Amy

Asif Kapadia's new Amy Winehouse biopic, Amy, took three years to make, and comprised of over 3,000 hours of raw footage and interviews before the editing process began. As told through videos and interviews from close friends and family, the documentary follows a confident 14 year old Winehouse singing a soulful rendition of 'Happy Birthday' to three friends in a hallway, through the early stages of her career as a jazz singer, to her meteoric rise to fame and the personal struggles she went through during her life, such as bulimia and her well documented battle with drug and alcohol addiction.

Expect to be an emotional wreck by the end of it. We're shown the legendary star to be as much witty and wise as she was vulnerable and self-destructive. We're shown Winehouse pre-Blake Fielder, a very grounded girl with a deep understanding of her goals and how to achieve them - we're shown Winehouse during and after her toxic relationship with Fielder, including footage of her so intoxicated she can't hold her head up straight or form coherent sentences and pictures of the couple taking drugs together. We hear the heartfelt apologetic messages she leaves to her friends during the aftermath of her first drug overdose. Kapadia does the tragic singer's legacy justice by telling her story as it was rather than through sugarcoating it or depending on her father, for example, who relished the money and attention he garnered from his fragile daughter more than protecting her and ensuring she recovered from the illnesses she encountered throughout her turbulent and devastatingly short career.

What's so refreshing and beautiful about Amy is that, for the first time, she is represented for the person she was rather than the calamitous but naturally gifted junkie the media were devouring at the peak of her success. Her debut album, Frank, doesn't sound remotely like the glass-shattering, Grammy Award winning Amy Winehouse of the Rehab and Back to Black infamy: the reflective, intelligently crude lyrics that read like prose are the same, but her youthful innocence is juxtaposed with prudence beyond her years. The majority of people interviewed for the film comment on the powerfully moving abilities of her voice, even when she was in the midst of emotional, mental and physical turmoil.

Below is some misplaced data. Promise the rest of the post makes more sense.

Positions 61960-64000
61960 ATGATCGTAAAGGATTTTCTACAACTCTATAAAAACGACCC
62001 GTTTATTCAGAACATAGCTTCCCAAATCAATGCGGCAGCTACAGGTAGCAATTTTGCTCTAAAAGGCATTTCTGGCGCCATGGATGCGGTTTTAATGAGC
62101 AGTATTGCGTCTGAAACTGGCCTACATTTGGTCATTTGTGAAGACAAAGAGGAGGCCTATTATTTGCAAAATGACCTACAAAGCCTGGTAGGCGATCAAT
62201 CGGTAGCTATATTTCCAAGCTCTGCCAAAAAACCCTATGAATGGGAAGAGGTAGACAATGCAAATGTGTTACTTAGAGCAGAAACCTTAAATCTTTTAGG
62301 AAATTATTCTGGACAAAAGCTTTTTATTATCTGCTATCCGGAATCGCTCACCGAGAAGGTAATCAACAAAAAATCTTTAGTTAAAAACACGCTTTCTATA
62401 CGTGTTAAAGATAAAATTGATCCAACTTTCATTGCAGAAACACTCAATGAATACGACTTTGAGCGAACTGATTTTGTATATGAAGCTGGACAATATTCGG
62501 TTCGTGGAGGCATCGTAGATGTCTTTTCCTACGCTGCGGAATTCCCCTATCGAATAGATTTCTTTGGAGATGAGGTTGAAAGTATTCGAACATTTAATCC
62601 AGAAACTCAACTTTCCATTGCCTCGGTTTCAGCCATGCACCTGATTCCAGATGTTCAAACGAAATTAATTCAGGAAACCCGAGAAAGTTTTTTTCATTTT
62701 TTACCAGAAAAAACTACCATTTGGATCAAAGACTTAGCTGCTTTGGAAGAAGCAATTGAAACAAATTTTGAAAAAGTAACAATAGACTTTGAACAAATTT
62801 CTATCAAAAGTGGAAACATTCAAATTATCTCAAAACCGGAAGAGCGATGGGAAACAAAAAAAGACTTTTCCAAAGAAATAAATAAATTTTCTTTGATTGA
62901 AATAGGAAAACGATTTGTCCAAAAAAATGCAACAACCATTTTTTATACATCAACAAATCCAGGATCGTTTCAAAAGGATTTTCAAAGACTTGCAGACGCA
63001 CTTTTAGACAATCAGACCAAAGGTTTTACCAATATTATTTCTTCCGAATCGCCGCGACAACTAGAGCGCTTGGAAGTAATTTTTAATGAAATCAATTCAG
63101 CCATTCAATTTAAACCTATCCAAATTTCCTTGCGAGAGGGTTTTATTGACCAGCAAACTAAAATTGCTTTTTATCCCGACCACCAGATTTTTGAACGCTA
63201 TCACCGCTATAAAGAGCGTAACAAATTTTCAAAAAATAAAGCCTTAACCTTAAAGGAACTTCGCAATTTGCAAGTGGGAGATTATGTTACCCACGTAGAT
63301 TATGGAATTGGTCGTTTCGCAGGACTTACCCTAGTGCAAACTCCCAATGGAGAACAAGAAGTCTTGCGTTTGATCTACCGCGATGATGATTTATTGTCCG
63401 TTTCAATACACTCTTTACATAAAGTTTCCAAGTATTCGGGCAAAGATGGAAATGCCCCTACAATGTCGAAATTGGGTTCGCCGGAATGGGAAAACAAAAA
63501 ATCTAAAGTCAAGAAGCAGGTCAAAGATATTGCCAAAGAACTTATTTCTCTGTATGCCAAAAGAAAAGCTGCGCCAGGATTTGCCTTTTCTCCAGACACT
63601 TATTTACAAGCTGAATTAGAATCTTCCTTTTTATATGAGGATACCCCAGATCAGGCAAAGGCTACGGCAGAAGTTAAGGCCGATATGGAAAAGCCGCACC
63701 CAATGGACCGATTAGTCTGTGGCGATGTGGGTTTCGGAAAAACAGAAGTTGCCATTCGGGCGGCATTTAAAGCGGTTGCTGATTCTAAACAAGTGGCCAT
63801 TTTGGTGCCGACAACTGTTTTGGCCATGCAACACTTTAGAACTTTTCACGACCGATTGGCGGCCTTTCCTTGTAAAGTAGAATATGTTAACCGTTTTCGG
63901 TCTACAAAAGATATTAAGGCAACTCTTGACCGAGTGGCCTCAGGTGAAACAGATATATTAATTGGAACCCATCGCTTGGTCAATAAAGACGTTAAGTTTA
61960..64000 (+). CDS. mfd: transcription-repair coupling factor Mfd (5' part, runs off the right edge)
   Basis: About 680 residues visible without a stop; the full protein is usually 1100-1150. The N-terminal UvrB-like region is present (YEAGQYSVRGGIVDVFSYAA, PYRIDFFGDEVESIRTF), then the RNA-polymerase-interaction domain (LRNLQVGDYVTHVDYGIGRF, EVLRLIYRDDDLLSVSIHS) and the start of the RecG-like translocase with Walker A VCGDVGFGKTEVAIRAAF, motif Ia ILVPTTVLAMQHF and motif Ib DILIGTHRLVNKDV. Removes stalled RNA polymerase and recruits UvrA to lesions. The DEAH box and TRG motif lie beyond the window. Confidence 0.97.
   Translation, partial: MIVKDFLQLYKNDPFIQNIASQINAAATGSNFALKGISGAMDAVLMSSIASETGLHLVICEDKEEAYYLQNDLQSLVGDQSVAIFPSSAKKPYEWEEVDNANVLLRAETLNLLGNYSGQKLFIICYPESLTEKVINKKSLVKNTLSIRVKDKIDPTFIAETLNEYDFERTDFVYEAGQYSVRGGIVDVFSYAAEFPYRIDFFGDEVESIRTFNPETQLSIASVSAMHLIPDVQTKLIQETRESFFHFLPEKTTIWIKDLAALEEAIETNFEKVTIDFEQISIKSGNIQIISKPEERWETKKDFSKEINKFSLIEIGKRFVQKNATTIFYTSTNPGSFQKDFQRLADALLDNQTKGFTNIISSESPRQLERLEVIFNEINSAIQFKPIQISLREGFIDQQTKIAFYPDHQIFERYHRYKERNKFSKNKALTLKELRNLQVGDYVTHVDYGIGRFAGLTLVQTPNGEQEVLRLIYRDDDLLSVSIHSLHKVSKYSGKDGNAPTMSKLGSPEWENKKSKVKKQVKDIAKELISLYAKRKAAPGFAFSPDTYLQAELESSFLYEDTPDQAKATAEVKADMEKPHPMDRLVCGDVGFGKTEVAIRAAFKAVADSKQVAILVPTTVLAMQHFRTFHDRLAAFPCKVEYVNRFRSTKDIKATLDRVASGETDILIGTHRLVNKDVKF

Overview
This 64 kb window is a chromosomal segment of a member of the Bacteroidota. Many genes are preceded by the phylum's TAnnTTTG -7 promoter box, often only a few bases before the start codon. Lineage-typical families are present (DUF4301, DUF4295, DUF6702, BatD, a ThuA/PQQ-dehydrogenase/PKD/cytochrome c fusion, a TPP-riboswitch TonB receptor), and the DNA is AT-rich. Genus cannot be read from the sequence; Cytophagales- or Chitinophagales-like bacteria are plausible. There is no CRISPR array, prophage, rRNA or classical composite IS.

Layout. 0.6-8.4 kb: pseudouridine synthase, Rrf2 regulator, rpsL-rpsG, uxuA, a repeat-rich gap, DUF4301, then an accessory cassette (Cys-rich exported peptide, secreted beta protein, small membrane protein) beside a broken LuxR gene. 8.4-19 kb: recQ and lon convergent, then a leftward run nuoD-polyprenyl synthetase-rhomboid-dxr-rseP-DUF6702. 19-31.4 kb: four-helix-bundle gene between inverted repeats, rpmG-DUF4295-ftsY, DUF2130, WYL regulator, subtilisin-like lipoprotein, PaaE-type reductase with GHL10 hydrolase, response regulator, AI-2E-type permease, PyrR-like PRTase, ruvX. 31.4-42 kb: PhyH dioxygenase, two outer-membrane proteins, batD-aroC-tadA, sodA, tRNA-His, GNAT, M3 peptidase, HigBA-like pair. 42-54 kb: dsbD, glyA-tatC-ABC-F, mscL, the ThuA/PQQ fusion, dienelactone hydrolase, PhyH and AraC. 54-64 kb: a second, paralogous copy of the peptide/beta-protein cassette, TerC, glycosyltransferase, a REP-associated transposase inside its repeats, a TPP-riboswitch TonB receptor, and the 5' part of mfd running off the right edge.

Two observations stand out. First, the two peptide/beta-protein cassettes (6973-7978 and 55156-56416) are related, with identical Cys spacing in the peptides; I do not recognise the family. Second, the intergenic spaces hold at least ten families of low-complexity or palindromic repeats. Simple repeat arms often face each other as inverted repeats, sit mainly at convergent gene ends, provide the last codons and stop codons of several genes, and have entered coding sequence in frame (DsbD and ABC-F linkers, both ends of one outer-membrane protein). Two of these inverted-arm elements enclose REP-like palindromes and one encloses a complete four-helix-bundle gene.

It's a pleasure to watch her perform with Tony Bennett, a long-time idol of hers, and the star's usual brashness is shaken because she "doesn't want to waste his time". To see personal footage of Winehouse in St Lucia, where she stayed for six months to eschew from drug usage but succumbed to the alcohol on offer, is disturbing because it appears to be such a promising new start for her. As a viewer, it's distressing to see the many warning signals that should've been turning points for Winehouse, because hindsight is a cruel, cruel thing. Her own father (who left the family home when she was nine and was noticeably absent until her career kicked off) said she didn't need to go into rehab at the emergence of her addictions; there is no way of knowing what would have happened if she had, but I can guess that her life wouldn't have been cut so tragically short.

Amy is released to mainstream cinemas across the UK on Friday 3 July, and trust me, whether your'e a fan of her music or not, this is not to be missed.

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